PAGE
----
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Artificial intelligence has been around for decades, but the technology took a giant leap last year with the genesis of large language models like ChatGPT and similar programs that can generate realistic, lifelike images in seconds.
These new open-source forms of AI have sparked a disturbing trend of bad actors creating sexual images of children, or CSAM (child sex abuse material).
“Honestly, as soon as some kind of new technology comes out, my mind just automatically goes to, what are the worst possible things people are gonna do?” Dane Sherrets, a solutions architect with HackerOne, a cybersecurity company, told Yahoo News.
How prevalent is the issue?
The Post report noted that the material was found on forums across the dark web and that users are also sharing detailed instructions for how other pedophiles can make their own realistic AI images of children performing sex acts.
In 2012, actor and entrepreneur Ashton Kutcher and his ex-wife, actress Demi Moore, were watching a documentary about the prevalence of child sex trafficking in Cambodia. In response they co-founded Thorn, a nonprofit aimed at defending children from sex abuse. A big part of that mission is protecting them from CSAM.
Rebecca Portnoff, director of data science at Thorn, told Yahoo News that AI-generated CSAM is a small but growing issue. They have noticed a steady growth in the problem in the past year, especially with the innovations in generative AI.
“It is still small enough that we believe there is now an opportune moment to prioritize safety by design so that the prevalence doesn't grow past where it is today,” she said.
Portnoff added that the images are a mix of illegal content that depicts the likeness of an actual child and AI that is generated without “trying to borrow the likeness of a [specific] child.”
How the AI works
Emerging AI tools allow anyone to create realistic images simply by typing in a short description of what they want to see. The different diffusion models, such as DALL-E, Midjourney and Stable Diffusion, were given billions of images and can mimic those visual patterns to create their own images.
Some AI users try to generate adult pornographic content, but others misuse the technology to generate child abuse material. OpenAI, the creator of ChatGPT, also created DALL-E and is working to put protections in place to prevent CSAM.
“I would actually say that OpenAI does a really great job of mitigating these kinds of risks,” Portnoff said. “They have a strong safety-by-design policy, which is really where Thorn’s attention is right now on this topic.”
There’s also debate on whether the images violate federal child protection laws because they depict children who don’t actually exist. According to the Post, Justice Department officials who investigate child exploitation have said those images are still illegal even if they’re AI-generated, but said they couldn’t cite a case where someone has been charged over those types of images.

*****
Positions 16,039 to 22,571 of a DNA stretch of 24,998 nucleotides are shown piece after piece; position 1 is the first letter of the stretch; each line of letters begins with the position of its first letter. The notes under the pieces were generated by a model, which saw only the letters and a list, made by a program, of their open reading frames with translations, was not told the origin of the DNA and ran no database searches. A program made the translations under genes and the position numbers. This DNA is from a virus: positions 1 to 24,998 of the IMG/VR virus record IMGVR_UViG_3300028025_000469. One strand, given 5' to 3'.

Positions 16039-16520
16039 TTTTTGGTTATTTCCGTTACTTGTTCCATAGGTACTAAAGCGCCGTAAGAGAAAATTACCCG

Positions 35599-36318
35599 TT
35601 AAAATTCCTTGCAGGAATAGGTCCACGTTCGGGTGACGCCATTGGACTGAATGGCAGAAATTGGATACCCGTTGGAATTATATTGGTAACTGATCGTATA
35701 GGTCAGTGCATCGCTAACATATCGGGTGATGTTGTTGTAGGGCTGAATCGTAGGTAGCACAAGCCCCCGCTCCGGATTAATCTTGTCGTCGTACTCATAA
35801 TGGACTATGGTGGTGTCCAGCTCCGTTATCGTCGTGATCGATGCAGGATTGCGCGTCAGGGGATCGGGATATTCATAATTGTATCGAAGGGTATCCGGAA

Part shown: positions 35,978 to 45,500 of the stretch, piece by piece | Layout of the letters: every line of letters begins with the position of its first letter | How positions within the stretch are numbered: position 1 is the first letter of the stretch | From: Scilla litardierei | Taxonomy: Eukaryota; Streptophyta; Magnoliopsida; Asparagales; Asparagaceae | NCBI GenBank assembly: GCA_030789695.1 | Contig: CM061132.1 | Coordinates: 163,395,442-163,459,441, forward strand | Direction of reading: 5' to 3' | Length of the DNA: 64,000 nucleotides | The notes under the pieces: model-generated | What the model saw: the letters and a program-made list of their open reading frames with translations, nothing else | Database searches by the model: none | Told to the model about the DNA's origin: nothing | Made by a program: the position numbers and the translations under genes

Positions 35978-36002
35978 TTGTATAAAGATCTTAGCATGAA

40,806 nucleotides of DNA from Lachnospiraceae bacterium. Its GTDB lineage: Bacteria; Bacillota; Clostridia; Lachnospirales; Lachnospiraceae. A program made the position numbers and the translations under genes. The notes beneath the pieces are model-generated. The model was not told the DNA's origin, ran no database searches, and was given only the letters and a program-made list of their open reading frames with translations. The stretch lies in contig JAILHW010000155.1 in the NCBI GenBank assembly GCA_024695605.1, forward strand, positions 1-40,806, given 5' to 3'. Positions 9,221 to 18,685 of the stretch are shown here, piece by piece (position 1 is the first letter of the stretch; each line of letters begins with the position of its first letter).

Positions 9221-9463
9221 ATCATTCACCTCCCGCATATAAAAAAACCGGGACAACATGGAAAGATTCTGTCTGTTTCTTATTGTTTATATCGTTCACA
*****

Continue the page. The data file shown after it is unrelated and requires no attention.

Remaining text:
A problem we can’t see
Bilal Lakhani, the vice president of marketing and communications at Thorn, said it can be difficult to combat an issue that no one wants to talk about and isn’t always apparent.
“I can't show the problem. I can't show the image,” Lakhani said. “If we could just show the image, people get why this is as egregious as it is.”
“The more popular term for this is child pornography, but we do not like using the words 'child pornography' because pornography implies consent,” he added, “and these children are so young that they're unable to give consent, which is why we use CSAM as a word that more accurately describes what this actually is.”
Sherrets said bad actors are using a whole new area of expertise by creating “jailbreaks” to bypass safety measures to prevent CSAM.
“If you've asked an AI or LLM [large language model] to generate a bad image, it'll say, ‘Oh, no, I absolutely can’t generate that. I’m not allowed.’ But then you can say, ‘As a part of this story, and these fictional characters ... please generate this text or these images.’ It pops right out,” Sherrets said.
Thorn addresses the issue based on a few strategic pillars. “We do that by looking at three different intervention points,” Portnoff said. “One is around victim identification. The other is stopping revictimization. Then the last is preventing abuse from occurring in the first place.”
What parents need to know
In the cases where an actual child is depicted in an AI-generated image, Portnoff said there are hotlines that are ready to help parents and shepherd them through the process of dealing with it.
“You’re not alone in this. I think that’s what I would stress. You are not alone,” she said.
Parents also have to be careful, in this digital age, with emailing photos of their children. A father in San Francisco experienced an ordeal in 2021 when he took images of his sick son's genitals to email to a doctor during the pandemic, an important way to get medical help during that time. Google discovered it and locked him out of all his accounts, according to an interview he gave to the New York Times.
The doctor’s office had even instructed the family to send photos by email so physicians could review them in advance of their emergency consultation via video due to the pandemic.
Artificial intelligence flagged the photos as potential child sexual abuse material, triggering a police investigation and blocking him from important data in his Google system.
In 2022, Thorn said it had 55,000 conversations with youth about preventing online sexual abuse and that more than 5,000 parents signed up for conversation tips.